Board schools there were none; but their places were partially supplied by private adventure academies, while the splendid schools which were afterwards established by Dr. Rutherford in Bath Lane served to educate almost half Newcastle.  Rutherford College, the Medical College, the College of Science, High Schools for Boys and Girls—these came along subsequent to the sixties.  The Grammar School, under Dr. Snape, was situated in Charlotte Square, pending the completion of the new building in Rye Hill.  Bruce's School had not begun to decay, and Erlich's School was almost in its infancy.  And then there were such other educational establishments as the jubilee Schools, the Clergy Jubilee Schools, St. Andrew's Schools, the Orphan House Schools, and Dame Allan's Schools.  Many of these institutions were supported or controlled by the Church or the Denominations.  The Church in the sixties was under the jurisdiction of the Bishop of Durham, the Bishopric of Newcastle not being formed till some years later.  Clement Moody was vicar of Newcastle, Rowland East vicar of St. Andrew's, Berkeley Addison vicar of Jesmond, Walter Irvine vicar of All Saints, H. W. Wright vicar of St. John's, George Heriot vicar of St. Ann's, Charles Raines vicar of St. Peter's, and Robt. Anchor Thompson master of St. Mary's, Rye Hill.  Mr. Thompson had come with a great reputation, but never did anything particular except quarrel with his bell-ringer and the brethren of the hospital.  Mr. Wright was known as Fanny, and Mr. Irvine as Mary Ann, while Mr. Heriot was the father of two or three handsome daughters, one of whom made an unhappy marriage with Lord Wentworth, son of Byron's Ada.  Many queer or amusing stories were told of Mr. Raines.  One was that he was in the habit of prowling around the stable yards of the neighbourhood in search of rats for his terrier to worry.  But the best was about a game of pool that he was playing with some friends.  As he put down the threepenny pieces when his ball was pocketed, one of the players asked if he was using the collections.  ("Ah," replied the reverend gentleman, "I perceive that you recognise your paltry contributions!"  The Dissenting ministers of the day, at least some of them, were more earnest than the clergy.  The most prominent was Dr. Rutherford, and next to him in prominence and popularity were J. C. Street, H. T. Robjohns, George Stewart, Richard Leitch, J. G. Potter, and Alexander Reid (father of Sir T. Wemyss Reid).  Dr. Hogarth was the Catholic Bishop of Hexham and Newcastle; Monsignor Eyre (afterwards Archbishop of Glasgow) was rector of St. Mary's Cathedral; and Father Aylward was the principal priest at St. Andrew's Chapel, which was down a court off Pilgrim Street, and stood on the site of what is now Worswick Street.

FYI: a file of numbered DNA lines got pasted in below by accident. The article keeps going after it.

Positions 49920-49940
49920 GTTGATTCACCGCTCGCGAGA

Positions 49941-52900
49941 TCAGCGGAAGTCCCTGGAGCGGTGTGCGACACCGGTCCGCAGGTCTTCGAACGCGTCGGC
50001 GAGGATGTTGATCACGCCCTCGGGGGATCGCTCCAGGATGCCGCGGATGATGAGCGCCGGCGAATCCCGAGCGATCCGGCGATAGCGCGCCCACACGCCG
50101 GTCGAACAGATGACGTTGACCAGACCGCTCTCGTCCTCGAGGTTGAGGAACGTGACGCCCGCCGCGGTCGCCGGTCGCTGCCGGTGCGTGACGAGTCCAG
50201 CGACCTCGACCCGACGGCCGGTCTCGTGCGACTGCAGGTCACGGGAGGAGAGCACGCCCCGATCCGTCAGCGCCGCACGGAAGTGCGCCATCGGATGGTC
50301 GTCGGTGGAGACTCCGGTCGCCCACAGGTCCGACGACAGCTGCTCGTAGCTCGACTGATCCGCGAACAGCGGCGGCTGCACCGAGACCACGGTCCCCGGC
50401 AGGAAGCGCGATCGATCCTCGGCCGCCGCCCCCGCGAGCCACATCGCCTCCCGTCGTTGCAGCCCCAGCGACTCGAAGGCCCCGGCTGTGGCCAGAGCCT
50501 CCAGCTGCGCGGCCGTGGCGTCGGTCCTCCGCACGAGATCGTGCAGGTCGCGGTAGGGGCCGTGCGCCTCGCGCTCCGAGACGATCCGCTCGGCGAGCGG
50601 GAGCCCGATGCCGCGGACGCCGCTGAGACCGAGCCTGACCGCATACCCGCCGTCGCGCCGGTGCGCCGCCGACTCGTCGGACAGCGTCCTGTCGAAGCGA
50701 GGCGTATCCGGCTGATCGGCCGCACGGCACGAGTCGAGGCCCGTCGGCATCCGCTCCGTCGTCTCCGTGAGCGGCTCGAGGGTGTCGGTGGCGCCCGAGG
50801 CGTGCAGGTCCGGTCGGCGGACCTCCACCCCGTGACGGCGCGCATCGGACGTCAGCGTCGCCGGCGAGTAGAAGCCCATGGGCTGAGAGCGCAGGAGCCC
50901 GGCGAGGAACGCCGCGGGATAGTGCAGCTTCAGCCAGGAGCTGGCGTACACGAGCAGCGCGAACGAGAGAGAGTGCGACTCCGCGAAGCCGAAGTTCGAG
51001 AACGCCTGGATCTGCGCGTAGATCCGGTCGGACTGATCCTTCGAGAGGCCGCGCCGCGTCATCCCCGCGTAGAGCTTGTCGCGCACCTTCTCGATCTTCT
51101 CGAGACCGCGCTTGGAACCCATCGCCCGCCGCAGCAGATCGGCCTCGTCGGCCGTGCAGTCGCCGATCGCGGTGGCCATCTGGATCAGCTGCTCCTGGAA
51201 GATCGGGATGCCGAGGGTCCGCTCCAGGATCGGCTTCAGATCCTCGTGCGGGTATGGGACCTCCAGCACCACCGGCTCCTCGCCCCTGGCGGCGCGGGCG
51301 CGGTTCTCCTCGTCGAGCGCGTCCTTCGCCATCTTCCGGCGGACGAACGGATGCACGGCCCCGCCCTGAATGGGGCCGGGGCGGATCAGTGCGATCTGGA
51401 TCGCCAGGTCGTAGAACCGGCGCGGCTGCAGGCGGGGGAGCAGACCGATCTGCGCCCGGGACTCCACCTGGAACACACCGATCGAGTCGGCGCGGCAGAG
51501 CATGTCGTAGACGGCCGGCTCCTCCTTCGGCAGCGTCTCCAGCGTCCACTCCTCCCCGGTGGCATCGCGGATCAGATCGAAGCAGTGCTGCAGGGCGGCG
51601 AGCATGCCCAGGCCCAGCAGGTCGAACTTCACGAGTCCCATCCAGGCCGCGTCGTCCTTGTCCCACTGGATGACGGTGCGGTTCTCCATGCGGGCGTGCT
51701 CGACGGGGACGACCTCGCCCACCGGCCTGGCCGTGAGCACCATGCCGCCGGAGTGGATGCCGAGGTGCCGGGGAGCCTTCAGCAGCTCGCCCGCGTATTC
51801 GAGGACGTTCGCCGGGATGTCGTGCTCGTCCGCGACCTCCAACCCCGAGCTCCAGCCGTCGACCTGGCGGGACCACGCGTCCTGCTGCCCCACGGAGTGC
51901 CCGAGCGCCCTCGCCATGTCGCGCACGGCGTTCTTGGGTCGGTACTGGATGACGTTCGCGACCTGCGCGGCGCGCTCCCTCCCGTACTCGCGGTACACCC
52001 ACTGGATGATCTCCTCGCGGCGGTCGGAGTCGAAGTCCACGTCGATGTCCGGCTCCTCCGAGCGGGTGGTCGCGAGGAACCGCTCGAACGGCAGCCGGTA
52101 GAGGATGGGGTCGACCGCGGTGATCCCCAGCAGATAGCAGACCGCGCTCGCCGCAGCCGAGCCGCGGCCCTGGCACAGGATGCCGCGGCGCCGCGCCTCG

The fame of no town in England for political alertness and advancement was spread further abroad in the sixties than that of Newcastle. It had been the home of the Northern Political Union, when Charles Attwood, Charles Larkin, Thomas Doubleday, and John Fife thundered against the Tories; and it was then the home of another movement, the Northern Reform League, the leading spirit and spokesmen of which were Joseph Cowen, Jun., R. B. Reed, William Cook, Thomas Gregson, and J. T. Gilmour.  The town at that time was almost invariably the first to make its voice heard when any question of moment, especially any foreign question, demanded the public attention.  The members of Parliament were Thomas Emerson Headlam and Somerset Archibald Beaumont.  Dissatisfaction arose with Mr. Beaumont in 1865 by reason of his attitude towards Parliamentary Reform.  The consequence was an immense requisition to Mr. Joseph Cowen (afterwards Sir Joseph Cowen) to contest the constituency in the Radical interest.  Mr. Cowen was returned at the head of the poll, and Mr. Beaumont, who was defeated, quitted politics and the country.  Newcastle remained Radical or Whig and Radical till the Radicals became intolerant, imperious, arrogant.  Mr. Cowen, Jun., as the result of much pressure, had succeeded his father.  The new member, as he told his constituents on one memorable occasion, was willing to wear the party uniform, but declined to wear the party plush.  And so the Radicals, failing to understand the independence or appreciate the services of Mr. Cowen, prepared themselves the way for the triumphs of a Tory candidate.  Since that time Newcastle has fallen from her high estate in the world of politics.